Demonicus is Full Moonís first slasher film (or closest thing to it, at least), and although I generally donít like slasher films, I enjoyed this one because of the characters. The majority of the slasher films of any time period have mainly cookie-cutter caricatures, there is at least some depth to a few of the Demonicus characters. While there are still characters such as Jamesí girlfriend, who arenít given a proper introduction or any real details about them, and just serve as fodder for demon-possessed college students, the "main characters" of Joe, Dino, Maria, and even James show character development over the course of the film. For example, when all goes wrong, loving boyfriend Joe starts to lose it, and itís up to Dino to keep a cool head so they both stay alive. Unlike many other slasher films, you really donít want them to die, because they seem more "real" than any of the sex-crazed, screaming, stupid walking carcasses that populate other films of the genre. As for those who like to root for the "bad guy", Gregory Lee Kenyon gives an awesome performance as James/Tyrannus, especially during "re-possession" scenes, where James reverts back to his normal self with a lost look on his face and confused tone in his voice for a few seconds, only to put the cursed helmet back on and immediately stiffen his brow and speak in a loud, "epic warrior"-style voice. Like the rest of the film, it would all seem silly and best suited for unintentional comedy (which it still does to a degree) if it didnít actually work.

For all the stuff that does work though, there are still several things that donít. A decapitation death scene, for instance, looks like something that came out of Monty Python, with a single gushing "fountain" of blood, and just looks really silly. Also, the majority of the weapons in the film, although constructed of real metal, look a little too shiny and new to be convincing as old artifacts from a couple thousand years ago. Finally, the scenes with weapons, although choreographed to a degree, just arenít as cool as they should be due to the shooting time and budget; most of the fights are one-sided affairs, with James swinging and Joe or Dino barely blocking it. It just dawned on me that this is more realistic (after all, James is possessed by a gladiator, so he would know how to use the weapons), but itís still not as fun to watch as an epic back-and-forth weapons fight.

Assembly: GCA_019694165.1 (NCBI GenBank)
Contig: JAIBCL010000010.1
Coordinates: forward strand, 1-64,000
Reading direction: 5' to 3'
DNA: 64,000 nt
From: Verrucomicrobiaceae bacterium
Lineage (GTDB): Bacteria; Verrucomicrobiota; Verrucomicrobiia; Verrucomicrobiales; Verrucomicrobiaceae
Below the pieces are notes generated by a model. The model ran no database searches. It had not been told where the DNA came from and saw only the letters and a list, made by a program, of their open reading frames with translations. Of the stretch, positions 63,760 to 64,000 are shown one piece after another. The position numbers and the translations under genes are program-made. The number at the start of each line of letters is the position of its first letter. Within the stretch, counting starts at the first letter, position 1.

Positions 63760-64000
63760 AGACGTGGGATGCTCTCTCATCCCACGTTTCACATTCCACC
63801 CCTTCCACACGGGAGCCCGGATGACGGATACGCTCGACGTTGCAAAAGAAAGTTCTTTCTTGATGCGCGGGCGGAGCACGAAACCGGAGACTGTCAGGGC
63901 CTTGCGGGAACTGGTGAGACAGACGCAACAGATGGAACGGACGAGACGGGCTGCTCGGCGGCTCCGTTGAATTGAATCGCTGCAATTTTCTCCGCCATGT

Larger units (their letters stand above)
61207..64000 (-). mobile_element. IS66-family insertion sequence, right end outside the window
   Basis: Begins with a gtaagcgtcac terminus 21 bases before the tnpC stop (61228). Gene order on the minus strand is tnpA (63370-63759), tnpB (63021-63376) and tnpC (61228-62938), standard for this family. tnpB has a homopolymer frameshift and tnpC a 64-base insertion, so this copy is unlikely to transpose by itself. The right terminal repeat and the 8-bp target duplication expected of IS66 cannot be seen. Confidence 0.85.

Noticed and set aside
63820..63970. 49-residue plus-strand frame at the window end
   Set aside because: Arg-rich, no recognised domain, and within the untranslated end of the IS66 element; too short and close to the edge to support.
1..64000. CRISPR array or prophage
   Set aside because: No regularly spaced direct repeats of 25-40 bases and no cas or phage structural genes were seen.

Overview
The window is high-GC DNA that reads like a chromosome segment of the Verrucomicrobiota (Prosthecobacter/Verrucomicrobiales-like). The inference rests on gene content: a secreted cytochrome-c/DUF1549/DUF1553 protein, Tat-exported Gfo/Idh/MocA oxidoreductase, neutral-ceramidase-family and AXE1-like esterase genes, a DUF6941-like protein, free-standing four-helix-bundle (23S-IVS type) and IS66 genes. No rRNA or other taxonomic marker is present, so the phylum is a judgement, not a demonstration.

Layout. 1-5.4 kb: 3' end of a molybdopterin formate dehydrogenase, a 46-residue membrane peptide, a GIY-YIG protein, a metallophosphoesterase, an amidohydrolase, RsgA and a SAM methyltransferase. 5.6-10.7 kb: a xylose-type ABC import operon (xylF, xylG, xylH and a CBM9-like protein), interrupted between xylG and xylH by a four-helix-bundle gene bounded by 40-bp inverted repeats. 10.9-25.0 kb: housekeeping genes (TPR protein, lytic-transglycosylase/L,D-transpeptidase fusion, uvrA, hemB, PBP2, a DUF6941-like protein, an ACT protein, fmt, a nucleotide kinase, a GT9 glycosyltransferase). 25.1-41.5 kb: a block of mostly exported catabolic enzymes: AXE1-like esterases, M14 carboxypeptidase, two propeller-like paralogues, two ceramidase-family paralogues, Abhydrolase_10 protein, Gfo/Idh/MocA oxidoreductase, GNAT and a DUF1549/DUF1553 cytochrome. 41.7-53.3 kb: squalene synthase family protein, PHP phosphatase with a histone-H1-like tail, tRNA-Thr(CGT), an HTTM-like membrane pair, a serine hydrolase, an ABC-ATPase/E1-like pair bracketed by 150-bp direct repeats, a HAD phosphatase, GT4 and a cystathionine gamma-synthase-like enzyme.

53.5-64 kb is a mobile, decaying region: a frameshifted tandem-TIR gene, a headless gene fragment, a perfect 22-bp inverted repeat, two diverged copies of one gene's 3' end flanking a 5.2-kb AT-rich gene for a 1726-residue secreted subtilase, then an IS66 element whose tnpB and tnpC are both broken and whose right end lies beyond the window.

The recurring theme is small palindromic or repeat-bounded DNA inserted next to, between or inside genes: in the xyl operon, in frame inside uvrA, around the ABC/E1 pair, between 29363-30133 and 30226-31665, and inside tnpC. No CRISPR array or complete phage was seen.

Body Count (because every good movie has at least one death in it):
Nine touring college students, one demonic gladiator (from hell!)

Wrestling Moves/References (because in the end, this IS a wrestling site):
Most of the fighting in this movie was a SLOBBERKNOCKER BY GAWD~!, with lots of right hands and forearms (which looked convincing from Kenyon because heís actually really buff, or at least looks that way in his gladiator get-up). James one-ups Regalís Power of the Punch by using not brass knuckles, but spiked gladiator knuckles (ouch!). Not only that, but amongst his other gladiator weapons James uses a net, which brought back memories of Austin and Nash with the net gun. In more obvious wrestling maneuvers used, Dino used what looked like a kind of arm-wrench on Joe, and James reversed an attempted naked choke hold by Dino into a backdrop. In the final altercation with the gladiator Tyrannus, he also uses what looks like a sleeper or choke-hold while attempting to remove Tyrannusí helmet.

Redeeming Aspects:
Kenyonís lines as James in gladiator mode are at the same time menacing and laughably over the top when taken out of context. Who better than Kenyon? Although the Monty Pyton-esque gushing decapitation scene I mentioned earlier does detract from the film, it detracts by being pretty funny and extra-enjoyable in contrast to the serious nature of the rest of the film (which is just as enjoyable, but for a different reason; it's nice to have a little fun thrown into a low budget picture every now and then, even if it is unintentional). The DVD release also has a really good new score and sound mix that werenít on the original VHS cut. There is also some historical basis to the plot, which is always kind of cool, if nothing else, so that when you watch Discovery Channel and see a documentary on gladiators you can proudly proclaim, "I saw that in a movie once!" Plus, can you really resist the tagline, "Demon Gladiator From Hell..."? Didnít think so.